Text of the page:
Written on 03/26/2015, 12:09 pm by The Associated Press
(AP) — Some women pictured nude or seminude in photos posted to a Penn State fraternity's secret Facebook page have come forward, and some frat members are now cooperating with an ongoing criminal investigation, police said. State College police Lt. Keith Robb said some of the women were able to identify themselves in screenshots taken from the site, and Penn State's Office of Student Conduct has helped students come forward in a way that makes them feel safe and comfortable, the Centre Daily Times reported late Wednesday. The Kappa Delta Rho fraternity has been suspended for a year and is being ordered by its national office to reorganize. Penn State President Eric Barron said the university has also begun a wide review of the role fraternities and sororities play at the school. The police investigation became public last week after information about a search warrant was reported. The warrant targeted an invitation-only Facebook page run by the fraternity members that showed pictures of women, some apparently passed out or sleeping, nude or partially dressed, and screenshots of text messages discussing sex with the women, among other things. Police have said anyone who posted such pictures might be subject to criminal charges, including invasion of privacy. The investigation has prompted demonstrations on campus and outside the fraternity house. On Wednesday, protesters marched to the house and called for the school to shut down the fraternity permanently.Riffing on the school's call-and-response slogan of "We are ... Penn State!" some protesters chanted, "We are ..." while others answered: "Not safe!"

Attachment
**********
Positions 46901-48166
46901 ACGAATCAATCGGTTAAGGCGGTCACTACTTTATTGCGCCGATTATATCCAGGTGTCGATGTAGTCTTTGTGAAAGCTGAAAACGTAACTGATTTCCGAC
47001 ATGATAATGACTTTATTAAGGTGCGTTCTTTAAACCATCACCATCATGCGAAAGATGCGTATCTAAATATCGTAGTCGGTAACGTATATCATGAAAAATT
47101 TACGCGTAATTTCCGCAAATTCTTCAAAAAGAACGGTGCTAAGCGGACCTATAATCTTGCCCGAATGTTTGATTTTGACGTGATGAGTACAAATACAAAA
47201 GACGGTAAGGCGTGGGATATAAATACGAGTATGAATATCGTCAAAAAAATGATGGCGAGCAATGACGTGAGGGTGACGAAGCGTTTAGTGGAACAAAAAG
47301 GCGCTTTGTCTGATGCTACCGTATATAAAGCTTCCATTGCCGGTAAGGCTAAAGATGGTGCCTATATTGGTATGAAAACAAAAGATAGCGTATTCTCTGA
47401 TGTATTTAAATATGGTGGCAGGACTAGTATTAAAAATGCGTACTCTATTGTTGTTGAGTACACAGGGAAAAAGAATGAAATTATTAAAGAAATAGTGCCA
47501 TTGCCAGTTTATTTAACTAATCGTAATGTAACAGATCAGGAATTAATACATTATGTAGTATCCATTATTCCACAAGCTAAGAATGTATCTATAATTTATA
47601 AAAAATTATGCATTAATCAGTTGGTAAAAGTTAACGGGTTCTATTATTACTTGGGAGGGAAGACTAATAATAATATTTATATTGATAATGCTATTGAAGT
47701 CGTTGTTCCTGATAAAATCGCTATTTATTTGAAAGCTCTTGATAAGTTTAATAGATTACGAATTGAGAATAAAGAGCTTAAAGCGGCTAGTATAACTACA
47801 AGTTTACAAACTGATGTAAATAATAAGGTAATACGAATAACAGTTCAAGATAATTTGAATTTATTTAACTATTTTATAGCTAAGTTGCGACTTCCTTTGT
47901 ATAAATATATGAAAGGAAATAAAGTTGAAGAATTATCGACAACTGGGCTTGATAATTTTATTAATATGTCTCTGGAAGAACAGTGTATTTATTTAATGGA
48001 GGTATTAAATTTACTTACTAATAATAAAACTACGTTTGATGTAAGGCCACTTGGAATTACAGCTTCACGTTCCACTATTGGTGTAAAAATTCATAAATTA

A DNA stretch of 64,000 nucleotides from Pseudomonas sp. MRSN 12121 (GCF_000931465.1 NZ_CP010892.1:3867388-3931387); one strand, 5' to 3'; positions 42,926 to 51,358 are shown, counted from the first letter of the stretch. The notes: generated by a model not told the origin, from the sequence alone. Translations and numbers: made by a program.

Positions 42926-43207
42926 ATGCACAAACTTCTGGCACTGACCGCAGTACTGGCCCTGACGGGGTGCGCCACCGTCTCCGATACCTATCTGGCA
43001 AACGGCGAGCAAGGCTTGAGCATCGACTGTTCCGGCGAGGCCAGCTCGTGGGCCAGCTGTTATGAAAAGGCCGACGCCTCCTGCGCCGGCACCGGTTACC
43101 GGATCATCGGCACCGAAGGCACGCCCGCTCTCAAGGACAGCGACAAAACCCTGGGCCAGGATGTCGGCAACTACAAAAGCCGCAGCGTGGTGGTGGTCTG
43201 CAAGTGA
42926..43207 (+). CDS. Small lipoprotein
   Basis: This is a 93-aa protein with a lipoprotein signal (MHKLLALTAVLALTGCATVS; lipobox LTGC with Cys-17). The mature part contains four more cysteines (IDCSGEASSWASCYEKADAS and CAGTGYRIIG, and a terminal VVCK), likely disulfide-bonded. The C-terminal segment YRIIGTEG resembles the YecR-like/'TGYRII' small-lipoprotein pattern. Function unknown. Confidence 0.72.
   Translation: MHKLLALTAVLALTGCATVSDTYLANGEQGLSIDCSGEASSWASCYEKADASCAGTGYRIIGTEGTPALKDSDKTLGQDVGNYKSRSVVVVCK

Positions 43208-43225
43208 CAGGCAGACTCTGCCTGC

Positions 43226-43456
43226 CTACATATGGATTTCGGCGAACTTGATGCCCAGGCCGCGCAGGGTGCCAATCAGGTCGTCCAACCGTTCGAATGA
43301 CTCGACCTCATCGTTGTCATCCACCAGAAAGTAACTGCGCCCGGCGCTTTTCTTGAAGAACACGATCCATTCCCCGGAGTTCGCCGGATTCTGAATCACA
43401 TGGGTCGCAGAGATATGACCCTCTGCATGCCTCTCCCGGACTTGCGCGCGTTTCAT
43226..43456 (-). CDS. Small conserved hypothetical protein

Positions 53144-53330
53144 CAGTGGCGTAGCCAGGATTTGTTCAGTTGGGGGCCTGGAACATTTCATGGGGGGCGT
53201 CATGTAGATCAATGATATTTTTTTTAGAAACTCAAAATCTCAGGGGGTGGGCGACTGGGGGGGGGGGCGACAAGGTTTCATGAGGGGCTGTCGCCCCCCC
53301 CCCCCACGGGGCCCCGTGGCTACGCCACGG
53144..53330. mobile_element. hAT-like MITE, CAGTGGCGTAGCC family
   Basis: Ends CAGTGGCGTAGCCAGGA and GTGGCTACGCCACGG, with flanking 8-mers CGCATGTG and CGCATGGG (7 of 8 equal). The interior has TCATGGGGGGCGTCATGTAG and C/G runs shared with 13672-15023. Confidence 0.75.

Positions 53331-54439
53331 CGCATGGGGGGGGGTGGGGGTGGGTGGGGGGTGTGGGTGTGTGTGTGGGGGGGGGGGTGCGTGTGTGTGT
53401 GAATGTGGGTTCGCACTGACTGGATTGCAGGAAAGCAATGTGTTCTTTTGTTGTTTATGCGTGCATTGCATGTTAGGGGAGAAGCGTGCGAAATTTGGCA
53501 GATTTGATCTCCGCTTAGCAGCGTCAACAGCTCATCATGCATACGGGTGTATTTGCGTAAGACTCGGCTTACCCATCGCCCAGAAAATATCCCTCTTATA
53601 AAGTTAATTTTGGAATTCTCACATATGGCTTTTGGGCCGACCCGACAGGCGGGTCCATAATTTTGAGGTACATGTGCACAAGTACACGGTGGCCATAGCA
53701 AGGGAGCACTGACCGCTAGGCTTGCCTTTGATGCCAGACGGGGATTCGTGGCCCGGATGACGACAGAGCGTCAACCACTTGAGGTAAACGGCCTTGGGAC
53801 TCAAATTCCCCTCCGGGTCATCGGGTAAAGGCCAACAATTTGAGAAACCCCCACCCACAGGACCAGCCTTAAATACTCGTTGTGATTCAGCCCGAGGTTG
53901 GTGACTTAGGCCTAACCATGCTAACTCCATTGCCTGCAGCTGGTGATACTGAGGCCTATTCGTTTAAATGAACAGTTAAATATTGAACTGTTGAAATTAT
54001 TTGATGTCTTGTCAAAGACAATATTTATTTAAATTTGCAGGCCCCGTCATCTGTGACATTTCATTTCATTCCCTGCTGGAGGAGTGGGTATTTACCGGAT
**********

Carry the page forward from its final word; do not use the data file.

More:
Written on 03/26/2015, 12:07 pm by 
FELICIA FONSECA, Associated Press